In this discussion, we delve into beloved romance tropes that captivate readers, including alpha heroes, evil family members, heroes in pursuit, ethnic/racial differences, and arranged marriages/marriages of convenience.
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We Can’t Get Enough of These Romance Tropes
At Sweet Savage Flame, we’ve talked about tropes in romance before. Some plot devices and character types never go out of style, like alpha heroes and arranged marriages or marriages of convenience.
We’ve looked around to find the most popular tropes in Romancelandia that readers enjoy. Here are five tropes that we think make romance novels more exciting!
#1 Alpha Heroes
These heroes will do anything to protect their women. They are possessive, often jealous, and defend their ladies from all who seek to harm or take them from them. It’s important to emphasize a true alpha would never intentionally hurt his woman. Plus, he commands respect from other men through his innate strength.
Alpha heroes were often found in bodice rippers and old-school category romances. Westerns and medieval historicals have plenty of male protagonists who would qualify, such as A Heart So Wild by Johanna Lindsey. Why do we love Alphas? We love them because even if they can be overbearing, their hearts are in the right place, and when they commit, they commit for life!
#2 Evil Family or Siblings
In books, evil family members are a source of fun.
Perhaps the heroine has a brother who gambles the family fortune away. A scheming cousin who will do anything to have the hero. A crazed mother who’ll never let any woman come between her and her boy! All those characters make for an entertaining sideshow and add dramatic elements to the plot.
#3 Heroes In Pursuit
No, the heroes in pursuit we’re talking about are not crazed stalkers who have trouble understanding “no.” These appealing and intriguing men are determined to show the women they love their worth.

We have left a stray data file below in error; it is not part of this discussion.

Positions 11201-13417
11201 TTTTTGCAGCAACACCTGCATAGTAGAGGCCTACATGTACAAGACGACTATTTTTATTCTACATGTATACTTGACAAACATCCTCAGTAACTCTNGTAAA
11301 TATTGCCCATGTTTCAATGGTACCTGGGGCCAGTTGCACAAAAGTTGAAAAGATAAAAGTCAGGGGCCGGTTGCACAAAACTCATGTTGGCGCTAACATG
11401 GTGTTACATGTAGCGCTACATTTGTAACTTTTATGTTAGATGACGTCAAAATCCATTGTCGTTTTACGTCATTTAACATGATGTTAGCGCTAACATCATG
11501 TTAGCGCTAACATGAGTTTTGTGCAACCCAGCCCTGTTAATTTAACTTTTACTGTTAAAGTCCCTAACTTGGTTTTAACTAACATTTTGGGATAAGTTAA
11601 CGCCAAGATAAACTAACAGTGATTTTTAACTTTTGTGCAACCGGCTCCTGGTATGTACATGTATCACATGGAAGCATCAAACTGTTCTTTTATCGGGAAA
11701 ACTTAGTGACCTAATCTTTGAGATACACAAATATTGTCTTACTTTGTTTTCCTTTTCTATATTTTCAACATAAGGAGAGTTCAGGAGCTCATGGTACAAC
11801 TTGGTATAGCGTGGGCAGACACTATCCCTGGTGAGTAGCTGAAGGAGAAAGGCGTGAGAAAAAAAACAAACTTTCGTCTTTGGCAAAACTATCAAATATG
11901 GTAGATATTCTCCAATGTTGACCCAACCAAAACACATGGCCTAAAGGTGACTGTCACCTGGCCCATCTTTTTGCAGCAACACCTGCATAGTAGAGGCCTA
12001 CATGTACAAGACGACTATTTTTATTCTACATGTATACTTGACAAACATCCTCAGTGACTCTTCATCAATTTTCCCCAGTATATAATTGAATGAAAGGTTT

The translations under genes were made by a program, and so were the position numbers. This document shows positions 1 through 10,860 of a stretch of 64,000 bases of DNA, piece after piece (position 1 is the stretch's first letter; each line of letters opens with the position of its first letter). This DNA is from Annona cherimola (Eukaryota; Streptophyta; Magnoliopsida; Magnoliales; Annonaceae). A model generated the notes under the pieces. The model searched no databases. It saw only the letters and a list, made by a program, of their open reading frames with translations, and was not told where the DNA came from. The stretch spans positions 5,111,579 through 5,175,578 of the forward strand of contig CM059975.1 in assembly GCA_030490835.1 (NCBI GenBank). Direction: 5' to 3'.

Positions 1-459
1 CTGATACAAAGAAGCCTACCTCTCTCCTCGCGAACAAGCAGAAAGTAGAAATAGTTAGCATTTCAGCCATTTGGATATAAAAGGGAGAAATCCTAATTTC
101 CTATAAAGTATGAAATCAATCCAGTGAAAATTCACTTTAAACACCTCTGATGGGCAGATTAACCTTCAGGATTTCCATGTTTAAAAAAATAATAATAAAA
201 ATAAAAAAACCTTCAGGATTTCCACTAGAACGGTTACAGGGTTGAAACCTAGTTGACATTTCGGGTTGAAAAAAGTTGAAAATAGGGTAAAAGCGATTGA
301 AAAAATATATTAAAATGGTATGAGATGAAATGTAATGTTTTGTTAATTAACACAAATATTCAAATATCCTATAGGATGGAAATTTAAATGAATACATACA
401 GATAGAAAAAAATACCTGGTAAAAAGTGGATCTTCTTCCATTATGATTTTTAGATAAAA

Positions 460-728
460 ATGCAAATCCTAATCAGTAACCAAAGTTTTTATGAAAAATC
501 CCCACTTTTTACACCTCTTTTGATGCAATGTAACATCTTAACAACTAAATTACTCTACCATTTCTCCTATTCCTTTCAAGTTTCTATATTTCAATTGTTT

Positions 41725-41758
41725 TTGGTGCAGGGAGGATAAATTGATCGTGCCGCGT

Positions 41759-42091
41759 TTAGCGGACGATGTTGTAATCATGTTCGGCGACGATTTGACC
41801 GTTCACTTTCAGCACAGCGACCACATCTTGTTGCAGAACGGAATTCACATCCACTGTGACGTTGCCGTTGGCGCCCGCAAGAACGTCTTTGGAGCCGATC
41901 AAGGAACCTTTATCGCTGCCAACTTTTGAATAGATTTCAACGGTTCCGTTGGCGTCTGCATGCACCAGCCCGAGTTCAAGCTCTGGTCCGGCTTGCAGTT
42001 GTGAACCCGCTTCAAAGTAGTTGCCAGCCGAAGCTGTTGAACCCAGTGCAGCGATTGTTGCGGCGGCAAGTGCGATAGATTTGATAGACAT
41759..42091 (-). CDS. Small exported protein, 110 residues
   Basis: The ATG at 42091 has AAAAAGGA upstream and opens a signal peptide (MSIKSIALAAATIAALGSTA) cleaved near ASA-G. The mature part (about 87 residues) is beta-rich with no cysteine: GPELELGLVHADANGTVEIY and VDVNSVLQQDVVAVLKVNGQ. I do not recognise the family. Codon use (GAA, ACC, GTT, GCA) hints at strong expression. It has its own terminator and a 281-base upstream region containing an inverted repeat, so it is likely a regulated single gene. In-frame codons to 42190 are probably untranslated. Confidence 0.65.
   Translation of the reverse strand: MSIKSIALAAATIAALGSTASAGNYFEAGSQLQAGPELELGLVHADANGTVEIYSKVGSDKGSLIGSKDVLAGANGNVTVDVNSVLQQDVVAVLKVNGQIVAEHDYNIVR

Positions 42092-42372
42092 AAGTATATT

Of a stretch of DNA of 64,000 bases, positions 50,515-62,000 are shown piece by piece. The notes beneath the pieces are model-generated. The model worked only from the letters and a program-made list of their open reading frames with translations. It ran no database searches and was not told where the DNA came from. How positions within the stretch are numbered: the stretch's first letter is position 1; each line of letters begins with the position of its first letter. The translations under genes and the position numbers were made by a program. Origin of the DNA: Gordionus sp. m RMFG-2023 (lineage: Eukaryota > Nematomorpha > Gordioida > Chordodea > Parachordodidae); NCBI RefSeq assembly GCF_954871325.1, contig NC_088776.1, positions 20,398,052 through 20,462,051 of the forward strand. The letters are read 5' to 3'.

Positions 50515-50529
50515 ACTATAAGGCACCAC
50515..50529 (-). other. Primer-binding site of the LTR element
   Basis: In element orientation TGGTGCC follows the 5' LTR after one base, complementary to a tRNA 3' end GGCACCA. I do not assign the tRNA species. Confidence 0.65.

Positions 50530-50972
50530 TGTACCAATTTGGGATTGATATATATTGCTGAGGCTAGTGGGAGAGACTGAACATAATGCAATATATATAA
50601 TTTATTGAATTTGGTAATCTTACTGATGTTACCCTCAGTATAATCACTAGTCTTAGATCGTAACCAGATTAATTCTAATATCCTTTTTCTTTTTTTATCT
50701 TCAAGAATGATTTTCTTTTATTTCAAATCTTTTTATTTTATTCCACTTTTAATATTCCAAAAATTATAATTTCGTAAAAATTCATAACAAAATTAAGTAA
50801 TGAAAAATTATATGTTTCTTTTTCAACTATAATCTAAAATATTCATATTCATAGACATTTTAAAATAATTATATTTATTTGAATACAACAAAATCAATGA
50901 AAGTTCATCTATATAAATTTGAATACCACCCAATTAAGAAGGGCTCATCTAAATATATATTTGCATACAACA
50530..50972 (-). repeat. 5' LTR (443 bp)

Not only Alpha heroes go after women. One of our recent reviews, A> Loverboy by Judith Arnold, featured a computer genius who played an online Romeo to his lady love. He also pursued her in the physical world, leaving no corner unchecked!
A gorgeous, romantic hero devoted to winning over his lady love can be very appealing!
#4 Ethnic/Racial Differences
So many romances feature heroes and heroines from opposite cultures who find love. This trope is more nuanced than the “enemies to lovers” tropes. These couples come from different worlds but somehow find commonalities with each other. We see this in the pairings of English and Scots, Native American and White, and Anglo and Hispanic.
Although romances in the 20th century rarely featured African American heroes/heroines with White counterparts, we’re thankful many do today.
We’ve reviewed interracial/ interethnic romances like Rangoon by Christine Monson, where the hero is part Asian, the heroine is a White American, and While Passion Sleeps by Shirlee Busbee features a British heroine with a hero of mixed heritage, Hispanic, Anglo, and Comanche.
When lovers from two different cultures or ethnic groups come together, we know we’re in for a romance that will take us places.
#5 Arranged Marriage/Marriage of Convenience
We adore stories where the hero and heroine are paired together before falling in love! Watching a romance unfold as two strangers grow to love one another through shared experiences is the kind we can’t get enough of! In arranged marriages or marriages of convenience plots, the love story is usually a slow burn as the characters get to know and care for one another.
Sometimes, the feelings already exist initially for one pair, while the other partner has to learn to love. Other times, both enter the marriage with hopeful expectations, and something goes awry, introducing challenges in their relationship.
Arranged or marriage-of-convenience plots always appear on best-of lists, and they must be, as they’re so prevalent in the genre!
Final Thoughts on These Tropes
Romance novels are enriched by these enduring tropes, offering readers a variety of romantic experiences.
Whether you prefer protective alphas, dramatic family dynamics, determined pursuers, cross-cultural love, or slow-burning arranged marriages, there’s a trope for everyone to enjoy.
How about you? What are your favorite tropes? Do you prefer “kinder or gentler” heroes to Alphas? Are you a fan of a second chance at love stories?
There are so many tropes in romance that there’s something every reader can enjoy.
As always, please drop a comment, and let’s talk romance!